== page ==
WPF. Best support for Windows. BTW, it's not obsolete.

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1  
It's also pretty similar to the Metro stuff. You can reuse your xaml and most architecture knowledge you gain from WPF even when you want to create metro style apps later. –  CodesInChaos Mar 18 '12 at 10:26
    
There's the mono project's version of MoonlightDesktop. Although its not supported it may have a suitable subset of WPF and it works out of the browser. Sadly, Mono doesn't realize the goldmine they have on their hands. They could easily turn it into the defacto graphics engine even if it's not as powerful as WPF. –  user148298 Mar 8 '13 at 4:03

Java FX 2.0 seems very promising and is now live if swing looks obsolete to you. Note that it has little in common with previous versions. See for example this short comparison with swing. And oracle said they plan to open the source.

Now it is fairly new so unlikely to be used in existing applications.

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Given Java FX on the desktop seems to be built on/uses Swing, it is in trouble if Swing is obsolete. (Swing is not obsolete, if anybody is confused about the matter.) –  Andrew Thompson Mar 18 '12 at 2:46
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@AndrewThompson It is my understanding that Javafx 2.0 is not build on swing. They can (kind of) interoperate but are distinct. As an example, Javafx2 does not use the EDT but another specific thread. Previous versions might have been using swing, I don't know. –  assylias Mar 18 '12 at 9:48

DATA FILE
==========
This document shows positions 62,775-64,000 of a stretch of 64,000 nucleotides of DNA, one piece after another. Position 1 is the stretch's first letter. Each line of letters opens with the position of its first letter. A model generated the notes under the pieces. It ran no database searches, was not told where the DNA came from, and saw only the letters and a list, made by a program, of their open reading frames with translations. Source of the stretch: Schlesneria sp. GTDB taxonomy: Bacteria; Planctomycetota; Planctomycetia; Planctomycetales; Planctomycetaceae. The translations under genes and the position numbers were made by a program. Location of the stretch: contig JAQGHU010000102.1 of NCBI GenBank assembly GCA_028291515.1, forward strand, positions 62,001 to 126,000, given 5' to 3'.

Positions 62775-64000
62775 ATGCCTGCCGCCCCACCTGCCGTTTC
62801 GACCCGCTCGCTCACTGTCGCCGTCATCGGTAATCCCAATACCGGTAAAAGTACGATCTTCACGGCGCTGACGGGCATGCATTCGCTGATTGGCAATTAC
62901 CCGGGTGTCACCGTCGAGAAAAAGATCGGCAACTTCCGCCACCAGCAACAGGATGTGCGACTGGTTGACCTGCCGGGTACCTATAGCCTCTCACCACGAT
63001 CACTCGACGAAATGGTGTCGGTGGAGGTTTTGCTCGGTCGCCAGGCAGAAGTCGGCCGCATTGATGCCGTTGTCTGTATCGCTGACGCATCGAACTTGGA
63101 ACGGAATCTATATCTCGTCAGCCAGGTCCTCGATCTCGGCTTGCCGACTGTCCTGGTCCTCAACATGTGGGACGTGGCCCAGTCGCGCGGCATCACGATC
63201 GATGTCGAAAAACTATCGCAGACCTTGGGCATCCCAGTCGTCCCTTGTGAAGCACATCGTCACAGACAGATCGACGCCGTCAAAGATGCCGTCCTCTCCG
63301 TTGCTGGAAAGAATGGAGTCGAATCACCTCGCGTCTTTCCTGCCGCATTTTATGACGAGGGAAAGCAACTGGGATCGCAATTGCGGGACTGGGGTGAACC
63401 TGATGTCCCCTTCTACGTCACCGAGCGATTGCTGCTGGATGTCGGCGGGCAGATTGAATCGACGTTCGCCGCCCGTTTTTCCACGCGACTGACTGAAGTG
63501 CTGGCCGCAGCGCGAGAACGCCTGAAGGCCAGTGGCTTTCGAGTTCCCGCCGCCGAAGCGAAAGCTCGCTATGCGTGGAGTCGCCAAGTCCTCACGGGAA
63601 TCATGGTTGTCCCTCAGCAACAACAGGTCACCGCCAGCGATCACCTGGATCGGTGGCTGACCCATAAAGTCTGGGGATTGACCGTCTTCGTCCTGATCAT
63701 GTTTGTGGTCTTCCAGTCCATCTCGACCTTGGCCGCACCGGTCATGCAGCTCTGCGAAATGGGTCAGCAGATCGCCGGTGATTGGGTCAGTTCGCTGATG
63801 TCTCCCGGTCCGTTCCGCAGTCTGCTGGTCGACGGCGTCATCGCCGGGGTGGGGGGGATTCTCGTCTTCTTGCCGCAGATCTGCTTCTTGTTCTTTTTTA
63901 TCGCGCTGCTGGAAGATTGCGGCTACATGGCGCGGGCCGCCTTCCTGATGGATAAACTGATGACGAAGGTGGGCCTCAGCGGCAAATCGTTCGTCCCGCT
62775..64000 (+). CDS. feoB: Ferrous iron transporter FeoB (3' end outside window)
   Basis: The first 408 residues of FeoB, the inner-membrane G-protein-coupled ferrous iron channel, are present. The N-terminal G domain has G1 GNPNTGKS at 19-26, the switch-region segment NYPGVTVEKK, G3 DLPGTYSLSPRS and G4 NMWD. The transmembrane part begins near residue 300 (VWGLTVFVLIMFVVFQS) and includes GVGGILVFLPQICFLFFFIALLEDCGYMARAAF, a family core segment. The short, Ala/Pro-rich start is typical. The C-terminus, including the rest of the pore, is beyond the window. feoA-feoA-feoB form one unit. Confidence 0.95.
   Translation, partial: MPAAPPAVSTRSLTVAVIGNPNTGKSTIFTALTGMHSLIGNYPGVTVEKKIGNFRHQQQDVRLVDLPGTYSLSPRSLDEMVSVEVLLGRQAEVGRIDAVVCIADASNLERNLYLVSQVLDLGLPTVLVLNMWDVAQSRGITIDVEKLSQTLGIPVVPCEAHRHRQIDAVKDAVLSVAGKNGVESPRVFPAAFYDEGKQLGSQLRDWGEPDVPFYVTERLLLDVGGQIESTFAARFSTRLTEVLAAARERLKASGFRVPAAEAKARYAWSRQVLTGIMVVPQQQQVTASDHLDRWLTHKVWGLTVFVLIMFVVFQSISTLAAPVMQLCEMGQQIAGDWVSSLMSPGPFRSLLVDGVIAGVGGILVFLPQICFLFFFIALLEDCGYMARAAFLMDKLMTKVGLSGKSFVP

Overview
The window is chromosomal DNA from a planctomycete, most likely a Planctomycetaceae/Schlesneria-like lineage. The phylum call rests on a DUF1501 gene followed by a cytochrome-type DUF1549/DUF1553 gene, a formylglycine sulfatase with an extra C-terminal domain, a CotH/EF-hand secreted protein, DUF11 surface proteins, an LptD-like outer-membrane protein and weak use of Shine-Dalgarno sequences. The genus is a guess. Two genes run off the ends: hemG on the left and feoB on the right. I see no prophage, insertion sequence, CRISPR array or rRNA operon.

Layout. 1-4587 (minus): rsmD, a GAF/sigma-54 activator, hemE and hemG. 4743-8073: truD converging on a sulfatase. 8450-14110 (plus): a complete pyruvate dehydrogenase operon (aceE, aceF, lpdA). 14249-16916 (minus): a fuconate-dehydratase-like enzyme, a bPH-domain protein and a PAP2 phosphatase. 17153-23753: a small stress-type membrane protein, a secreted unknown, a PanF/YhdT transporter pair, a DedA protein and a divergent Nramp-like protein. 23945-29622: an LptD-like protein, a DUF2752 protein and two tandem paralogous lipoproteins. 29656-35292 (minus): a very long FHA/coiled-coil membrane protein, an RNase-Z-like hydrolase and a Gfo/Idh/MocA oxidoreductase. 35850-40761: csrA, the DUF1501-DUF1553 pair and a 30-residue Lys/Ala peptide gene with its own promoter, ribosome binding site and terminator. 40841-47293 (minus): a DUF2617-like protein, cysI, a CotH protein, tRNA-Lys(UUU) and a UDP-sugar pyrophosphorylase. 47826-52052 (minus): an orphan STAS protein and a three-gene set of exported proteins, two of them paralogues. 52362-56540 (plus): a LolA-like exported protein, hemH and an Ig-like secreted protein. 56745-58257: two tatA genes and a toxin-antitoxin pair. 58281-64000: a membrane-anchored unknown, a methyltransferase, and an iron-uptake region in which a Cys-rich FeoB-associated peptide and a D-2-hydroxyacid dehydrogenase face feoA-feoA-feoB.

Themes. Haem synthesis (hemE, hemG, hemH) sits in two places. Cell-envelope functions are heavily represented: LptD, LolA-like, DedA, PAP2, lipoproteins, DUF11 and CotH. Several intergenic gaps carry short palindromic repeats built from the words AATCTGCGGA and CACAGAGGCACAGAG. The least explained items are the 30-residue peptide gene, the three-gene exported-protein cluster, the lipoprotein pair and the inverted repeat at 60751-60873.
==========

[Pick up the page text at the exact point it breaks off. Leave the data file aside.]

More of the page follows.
One option for you might be to create your application as HTML+Javascript and run it in your desktop application by embedding a browser engine (IE or something else). If you need native APIs, there are mechanisms to make these available to browser's Javascript code.

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This almost never works. The write once run everywhere generally gives a horrible user experience on all supported platforms. HTML/JS are just too cumbersome to develop on. –  user148298 Jan 20 '13 at 20:56
    
You totally misunderstood. I didn't propose running it on every browser. I proposed embedding a specific browser engine (such as IE) and writing specifically for that. Whether development is cumbersome or not, is a matter of taste. –  Kyberias Mar 6 '13 at 14:13